Male Pattern Boldness is proud to be the world's most popular men's sewing blog!



May 18, 2017

Draping a Knit Dress with a Twist


For my final project in Draping IV at FIT, due this coming Saturday, I have to design both a dress and a jacket.

Our professor didn't put any further restrictions on us, which made the assignment harder: we could make almost anything in any fabric.  Since we'd worked with knits quite a bit this semester, I decided to make a knit dress, not something I have much experience with as most of the knit projects I've undertaken have yielded meh results.  I wanted to try a dress with a twist, inspired by the image above, from Helen Joseph-Armstrong's popular book, Draping For Apparel Design.

I had found a colorful knit jersey print recently in the remainder bin at Fabrics For Less recently, just 99 cents a yard.  There was more than enough of it to make a dress.



First I tried the twist in muslin.  I liked the result!


Then I tried it with my knit.  I suppose a solid would have showcased the twist a bit more, but I love the colors in this fabric -- something of a 1940's palette, imo.


I draped a flared skirt to go with the top and connected them with a waistband, which is lined in gray cotton jersey for extra strength.


Back neck and armholes are piped.


I really like the dress, even though it's simple and -- let's face it -- something I copied out of a textbook.  Sometimes you feel inspired and sometimes you don't.


For my jacket, I wanted to drape from scratch and, for the first time, used the Size 6 half-scale dress form I picked up second-hand last year.  I draped with a gray cotton jersey remnant.  The jacket is similar to a shrug. 



My final jacket will be a bit different, but I had great fun draping on the half-scale form and I used very little fabric in the process.

And that's it!  I'll show you the finished garments together after Saturday's final class.

Anybody drape using a half-scale form?

Have a great day, everybody!

9 comments:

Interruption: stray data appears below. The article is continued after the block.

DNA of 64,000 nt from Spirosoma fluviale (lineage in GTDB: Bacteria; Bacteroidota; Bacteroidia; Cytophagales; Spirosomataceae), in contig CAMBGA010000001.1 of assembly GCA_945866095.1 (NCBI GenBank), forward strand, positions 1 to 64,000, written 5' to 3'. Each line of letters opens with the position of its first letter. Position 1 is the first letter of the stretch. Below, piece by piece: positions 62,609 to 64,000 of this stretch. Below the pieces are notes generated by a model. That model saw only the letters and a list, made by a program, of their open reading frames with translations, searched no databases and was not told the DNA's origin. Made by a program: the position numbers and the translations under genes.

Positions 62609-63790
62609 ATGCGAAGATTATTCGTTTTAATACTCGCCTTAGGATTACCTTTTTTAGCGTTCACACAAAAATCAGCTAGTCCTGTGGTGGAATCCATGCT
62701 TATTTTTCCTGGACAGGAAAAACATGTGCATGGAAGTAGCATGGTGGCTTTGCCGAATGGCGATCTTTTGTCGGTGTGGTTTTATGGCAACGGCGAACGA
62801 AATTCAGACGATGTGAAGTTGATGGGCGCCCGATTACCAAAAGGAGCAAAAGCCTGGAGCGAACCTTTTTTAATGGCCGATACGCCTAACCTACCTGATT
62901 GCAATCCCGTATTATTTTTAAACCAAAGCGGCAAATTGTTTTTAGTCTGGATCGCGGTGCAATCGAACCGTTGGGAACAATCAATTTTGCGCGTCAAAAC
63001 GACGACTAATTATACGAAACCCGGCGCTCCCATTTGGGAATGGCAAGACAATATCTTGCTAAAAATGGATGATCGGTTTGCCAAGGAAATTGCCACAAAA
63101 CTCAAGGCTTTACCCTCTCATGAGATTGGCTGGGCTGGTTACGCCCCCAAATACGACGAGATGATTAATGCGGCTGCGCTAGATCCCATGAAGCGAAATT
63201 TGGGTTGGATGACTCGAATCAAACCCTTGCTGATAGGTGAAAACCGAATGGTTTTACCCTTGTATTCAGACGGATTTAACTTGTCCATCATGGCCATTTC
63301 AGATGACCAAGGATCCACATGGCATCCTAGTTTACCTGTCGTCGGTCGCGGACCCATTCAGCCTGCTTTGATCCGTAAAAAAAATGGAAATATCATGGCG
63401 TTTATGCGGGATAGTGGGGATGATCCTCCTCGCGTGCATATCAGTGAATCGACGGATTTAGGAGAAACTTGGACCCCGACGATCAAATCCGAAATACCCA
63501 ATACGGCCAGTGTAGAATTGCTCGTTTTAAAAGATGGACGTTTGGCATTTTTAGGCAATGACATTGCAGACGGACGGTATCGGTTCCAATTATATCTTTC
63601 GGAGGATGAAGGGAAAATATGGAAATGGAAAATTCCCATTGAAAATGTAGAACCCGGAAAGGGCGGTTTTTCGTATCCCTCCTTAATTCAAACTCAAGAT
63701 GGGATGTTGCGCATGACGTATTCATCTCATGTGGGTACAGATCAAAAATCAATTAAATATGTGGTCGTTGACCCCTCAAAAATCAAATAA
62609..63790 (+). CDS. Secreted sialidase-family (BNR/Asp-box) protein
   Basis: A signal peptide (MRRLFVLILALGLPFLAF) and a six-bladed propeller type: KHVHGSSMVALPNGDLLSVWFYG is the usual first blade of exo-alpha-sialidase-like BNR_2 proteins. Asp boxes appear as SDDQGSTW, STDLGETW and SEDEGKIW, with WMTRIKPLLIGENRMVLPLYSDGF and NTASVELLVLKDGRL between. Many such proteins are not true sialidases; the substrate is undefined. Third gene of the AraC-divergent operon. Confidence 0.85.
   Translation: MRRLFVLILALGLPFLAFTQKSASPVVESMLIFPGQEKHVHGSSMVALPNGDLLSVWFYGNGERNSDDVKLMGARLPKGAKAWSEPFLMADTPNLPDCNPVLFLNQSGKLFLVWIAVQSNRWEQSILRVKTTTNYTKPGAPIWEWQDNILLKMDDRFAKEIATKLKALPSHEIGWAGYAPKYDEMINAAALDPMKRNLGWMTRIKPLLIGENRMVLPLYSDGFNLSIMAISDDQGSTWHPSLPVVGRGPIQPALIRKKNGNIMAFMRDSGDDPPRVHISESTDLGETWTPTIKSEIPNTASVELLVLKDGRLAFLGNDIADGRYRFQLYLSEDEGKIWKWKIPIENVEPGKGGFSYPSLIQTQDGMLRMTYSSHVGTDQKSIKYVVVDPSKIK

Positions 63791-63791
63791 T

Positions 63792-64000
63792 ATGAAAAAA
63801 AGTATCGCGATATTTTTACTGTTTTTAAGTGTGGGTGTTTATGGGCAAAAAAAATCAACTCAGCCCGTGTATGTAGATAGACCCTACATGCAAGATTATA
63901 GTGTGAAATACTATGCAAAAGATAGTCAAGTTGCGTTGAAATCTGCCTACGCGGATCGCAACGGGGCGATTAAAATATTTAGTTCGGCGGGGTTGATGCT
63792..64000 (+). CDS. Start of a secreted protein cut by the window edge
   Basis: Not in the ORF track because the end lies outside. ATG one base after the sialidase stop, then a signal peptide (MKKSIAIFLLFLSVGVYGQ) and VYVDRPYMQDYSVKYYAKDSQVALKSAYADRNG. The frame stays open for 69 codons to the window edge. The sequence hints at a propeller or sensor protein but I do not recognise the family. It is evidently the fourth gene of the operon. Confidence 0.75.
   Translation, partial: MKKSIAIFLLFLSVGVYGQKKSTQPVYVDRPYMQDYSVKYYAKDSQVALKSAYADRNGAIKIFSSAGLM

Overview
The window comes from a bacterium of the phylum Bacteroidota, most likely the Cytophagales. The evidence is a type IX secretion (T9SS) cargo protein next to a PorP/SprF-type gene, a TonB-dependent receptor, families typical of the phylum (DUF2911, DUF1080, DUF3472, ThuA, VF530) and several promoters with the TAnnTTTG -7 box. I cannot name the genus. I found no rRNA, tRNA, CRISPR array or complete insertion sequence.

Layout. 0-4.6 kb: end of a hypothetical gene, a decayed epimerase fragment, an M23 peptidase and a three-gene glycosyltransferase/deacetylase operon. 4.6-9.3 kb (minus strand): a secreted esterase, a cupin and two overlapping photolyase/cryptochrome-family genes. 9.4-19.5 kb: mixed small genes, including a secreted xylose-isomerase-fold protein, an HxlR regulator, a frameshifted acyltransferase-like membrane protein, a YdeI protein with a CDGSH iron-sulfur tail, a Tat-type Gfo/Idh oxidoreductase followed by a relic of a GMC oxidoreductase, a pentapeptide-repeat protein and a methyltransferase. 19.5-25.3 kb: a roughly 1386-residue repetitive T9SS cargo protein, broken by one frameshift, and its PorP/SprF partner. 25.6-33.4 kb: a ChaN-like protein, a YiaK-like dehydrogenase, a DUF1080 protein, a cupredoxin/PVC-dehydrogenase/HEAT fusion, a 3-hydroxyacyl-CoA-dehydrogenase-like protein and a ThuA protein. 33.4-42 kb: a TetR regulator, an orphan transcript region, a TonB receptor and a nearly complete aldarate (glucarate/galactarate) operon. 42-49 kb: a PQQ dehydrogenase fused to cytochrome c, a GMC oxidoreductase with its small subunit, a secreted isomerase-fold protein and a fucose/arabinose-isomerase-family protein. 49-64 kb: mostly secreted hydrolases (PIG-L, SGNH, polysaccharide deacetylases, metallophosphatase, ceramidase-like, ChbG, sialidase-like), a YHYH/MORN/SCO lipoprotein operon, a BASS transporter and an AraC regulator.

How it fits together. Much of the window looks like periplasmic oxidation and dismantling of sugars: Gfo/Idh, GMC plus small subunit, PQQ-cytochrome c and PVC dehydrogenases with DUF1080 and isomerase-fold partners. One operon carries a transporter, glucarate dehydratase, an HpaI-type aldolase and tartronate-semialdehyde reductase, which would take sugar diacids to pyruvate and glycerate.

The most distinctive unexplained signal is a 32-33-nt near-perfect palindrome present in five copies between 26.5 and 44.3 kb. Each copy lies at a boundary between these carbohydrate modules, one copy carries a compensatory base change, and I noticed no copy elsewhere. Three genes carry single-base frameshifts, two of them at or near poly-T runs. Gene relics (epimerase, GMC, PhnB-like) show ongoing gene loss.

1. I really like the twist dress. Maybe I'll try that out for a dress for myself.

    I've found half scale dress forms to be very useful as I teach myself patternmaking. Draping on a half scale form is a good way to try out ideas without using a lot of fabric. I also use mine to test out flat patternmaking methods. It sure is hard to find fabric that will drape well at such a small scale, though. Instead of buying a half scale form I ended up making my own mini dress form, which is a project that took on a life of its own and taught me a lot.

    ReplyDelete
  2. I so don't care that you copied the twist dress--it's fabulous and I love the choice of fabric as well.

    ReplyDelete
  3. The dress is lovely! good choice with the band lining, something I do for knits as well, to support the skirt and anchor the bodice/band seam. What a cute jacket, dramatic!

    ReplyDelete
  4. I love the dress! I can imagine Carmen Miranda wearing it.
    Man, I would love to find the incredible fabric bargains you always seem to discover. Living in the middle of nowhere has serious disadvantages.
    You are such an inspiration - everything you make is so interesting and I always learn something new. Thank you!

    ReplyDelete
  5. Armstrong's books changed the way I looked at sewing, and have been inspirational. And so have you, my dear.

    ReplyDelete
  6. your fabric stores are direly needed on the west coast. We have only one now and it is crappy. Sorry, but that is the best words for it. Bought out by a corporation who doesn't know the difference between fabric and a pair of scissors. The dress is beautiful.

    ReplyDelete
  7. I really like the dress. Though I do have to say that the twist-top is nearly de rigeuer for someone patternmaking. :) It turned out very nicely, with no "oh my!" pattern placement or anything. I love watching you take classes!

    ReplyDelete
  8. Love the dress - gorgeous! I have never used a half scale form but it is a good idea to use one for experimentation.

    ReplyDelete

Related Posts with Thumbnails